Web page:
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Remember those in permanent quarantine

  • 15 December 2020
With all the congratulations that have been going around following Melbourne achieving zero COVID-19 cases there is one group that has been entirely overlooked. They have done it tough, perhaps tougher even than elderly in nursing homes. They have been kept in hotels under the watch of security guards, the same scenario that led to Melbourne’s second outbreak of COVID-19 and to our prolonged lockdown. Yet not one of these people came down with COVID.

These particular people remain in a prolonged form of hotel quarantine, unable to mix with the general public. They are refugees and asylum seekers brought to Australia under the now defunct Medevac legislation from Nauru and Manus Island. Around 200 of them are held — in some cases for nearly two years at the Mantra hotel in Preston, and the Kangaroo Point hotel in Brisbane.

There have been no congratulations for them despite the superhuman effort they must have had to make to avoid contracting the virus, especially when at the onset of the pandemic, two security guards tested positive to the virus, one at the Mantra, and the other at the Kangaroo Point Hotel.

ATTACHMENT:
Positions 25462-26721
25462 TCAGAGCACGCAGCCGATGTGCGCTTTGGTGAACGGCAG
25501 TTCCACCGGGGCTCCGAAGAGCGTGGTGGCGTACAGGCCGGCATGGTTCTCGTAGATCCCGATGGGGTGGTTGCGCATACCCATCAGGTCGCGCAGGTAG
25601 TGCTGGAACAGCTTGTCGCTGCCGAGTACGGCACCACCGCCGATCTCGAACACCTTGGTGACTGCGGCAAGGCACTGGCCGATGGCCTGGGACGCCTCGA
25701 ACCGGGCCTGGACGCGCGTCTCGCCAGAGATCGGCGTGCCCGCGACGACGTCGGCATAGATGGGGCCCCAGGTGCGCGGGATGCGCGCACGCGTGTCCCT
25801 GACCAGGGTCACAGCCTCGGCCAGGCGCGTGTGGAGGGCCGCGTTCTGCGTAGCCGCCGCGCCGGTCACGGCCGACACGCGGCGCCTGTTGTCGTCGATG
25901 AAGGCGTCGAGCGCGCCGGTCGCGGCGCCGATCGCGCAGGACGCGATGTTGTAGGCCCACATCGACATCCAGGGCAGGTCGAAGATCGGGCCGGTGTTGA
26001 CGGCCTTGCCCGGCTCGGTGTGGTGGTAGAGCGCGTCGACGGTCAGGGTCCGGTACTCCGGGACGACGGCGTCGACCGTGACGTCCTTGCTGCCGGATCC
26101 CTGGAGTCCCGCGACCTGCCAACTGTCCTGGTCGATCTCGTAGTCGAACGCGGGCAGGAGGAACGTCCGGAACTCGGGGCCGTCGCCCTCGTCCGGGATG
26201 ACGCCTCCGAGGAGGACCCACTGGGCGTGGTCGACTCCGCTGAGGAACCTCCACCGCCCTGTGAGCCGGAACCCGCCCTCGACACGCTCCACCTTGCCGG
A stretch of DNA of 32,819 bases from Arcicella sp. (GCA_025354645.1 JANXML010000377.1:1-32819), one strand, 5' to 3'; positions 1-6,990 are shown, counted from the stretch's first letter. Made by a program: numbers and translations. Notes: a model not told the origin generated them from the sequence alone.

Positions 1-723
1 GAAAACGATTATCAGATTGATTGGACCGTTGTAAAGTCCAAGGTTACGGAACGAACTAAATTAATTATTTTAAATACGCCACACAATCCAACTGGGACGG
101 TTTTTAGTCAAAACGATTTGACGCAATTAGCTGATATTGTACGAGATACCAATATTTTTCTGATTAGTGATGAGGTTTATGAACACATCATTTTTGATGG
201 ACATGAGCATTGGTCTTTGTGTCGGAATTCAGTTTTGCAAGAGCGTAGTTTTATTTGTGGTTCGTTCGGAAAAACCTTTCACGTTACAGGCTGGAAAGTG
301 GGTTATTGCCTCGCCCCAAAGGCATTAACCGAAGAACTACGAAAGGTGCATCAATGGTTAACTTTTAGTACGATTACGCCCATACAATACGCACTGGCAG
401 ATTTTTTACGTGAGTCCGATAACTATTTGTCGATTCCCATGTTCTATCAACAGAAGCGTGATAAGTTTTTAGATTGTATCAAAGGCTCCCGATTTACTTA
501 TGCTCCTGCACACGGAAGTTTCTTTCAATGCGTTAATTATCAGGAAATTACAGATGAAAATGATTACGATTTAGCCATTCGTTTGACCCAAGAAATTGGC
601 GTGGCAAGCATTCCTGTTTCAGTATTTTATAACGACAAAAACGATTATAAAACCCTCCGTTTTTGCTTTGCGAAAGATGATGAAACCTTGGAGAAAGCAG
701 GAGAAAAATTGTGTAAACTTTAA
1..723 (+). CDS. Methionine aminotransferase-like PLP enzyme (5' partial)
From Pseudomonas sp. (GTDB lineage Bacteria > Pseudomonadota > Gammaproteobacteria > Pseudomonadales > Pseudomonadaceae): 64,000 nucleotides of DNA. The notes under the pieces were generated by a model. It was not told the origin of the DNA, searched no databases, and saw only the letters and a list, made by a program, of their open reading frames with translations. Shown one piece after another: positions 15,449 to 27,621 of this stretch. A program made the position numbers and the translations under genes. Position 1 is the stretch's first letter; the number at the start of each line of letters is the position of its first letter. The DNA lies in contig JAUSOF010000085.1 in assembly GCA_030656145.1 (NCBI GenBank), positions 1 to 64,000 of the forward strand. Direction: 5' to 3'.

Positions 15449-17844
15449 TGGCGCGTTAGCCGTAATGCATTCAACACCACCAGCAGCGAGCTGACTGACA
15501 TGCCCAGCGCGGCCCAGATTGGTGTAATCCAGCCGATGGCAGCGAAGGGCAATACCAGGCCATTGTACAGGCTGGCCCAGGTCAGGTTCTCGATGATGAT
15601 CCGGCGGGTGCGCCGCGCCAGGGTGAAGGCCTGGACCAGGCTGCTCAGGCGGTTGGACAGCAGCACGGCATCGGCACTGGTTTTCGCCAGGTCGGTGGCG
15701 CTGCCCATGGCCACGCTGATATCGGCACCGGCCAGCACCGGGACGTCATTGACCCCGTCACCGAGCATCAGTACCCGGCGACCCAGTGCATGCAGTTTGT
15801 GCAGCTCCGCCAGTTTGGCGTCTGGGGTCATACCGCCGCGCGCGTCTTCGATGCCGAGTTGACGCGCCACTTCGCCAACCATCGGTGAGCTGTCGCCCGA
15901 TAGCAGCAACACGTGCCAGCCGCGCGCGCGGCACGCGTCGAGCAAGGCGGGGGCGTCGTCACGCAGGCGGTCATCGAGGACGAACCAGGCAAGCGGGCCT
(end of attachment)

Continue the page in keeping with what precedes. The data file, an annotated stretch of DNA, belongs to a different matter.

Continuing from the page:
When the pandemic first took hold in Melbourne, these refugees and asylum seekers were already more vulnerable than many in general population. They have faced delays in receiving treatment for conditions that prompted their transfer to Australia. It is known that anyone with existing medical conditions can be more susceptible to COVID. It has also been harder for them to observe recommended precautions for guarding against an outbreak of COVID — keeping a social safe distance from others and regularly sanitising hands.

At his daily press conferences monitoring COVID numbers in the community, there was one factor Premier Dan Andrews constantly stressed when assessing the risk at nursing homes: that was if bathrooms were shared.

At the Mantra hotel there are some single rooms, but two to three refugees share in other rooms. Each room has a bathroom. They are supplied with hand sanitizer but the refugees say the containers are not filled regularly.

'Victorians locked up for nearly five months now have some insight into what must be like to be locked up like these refugees are, with no release in sight.'

At the Kangaroo Point hotel in Brisbane, refugees report up to six men share a room. Shared bathrooms were only cleaned at certain times, leaving the refugees to clean them at other times. The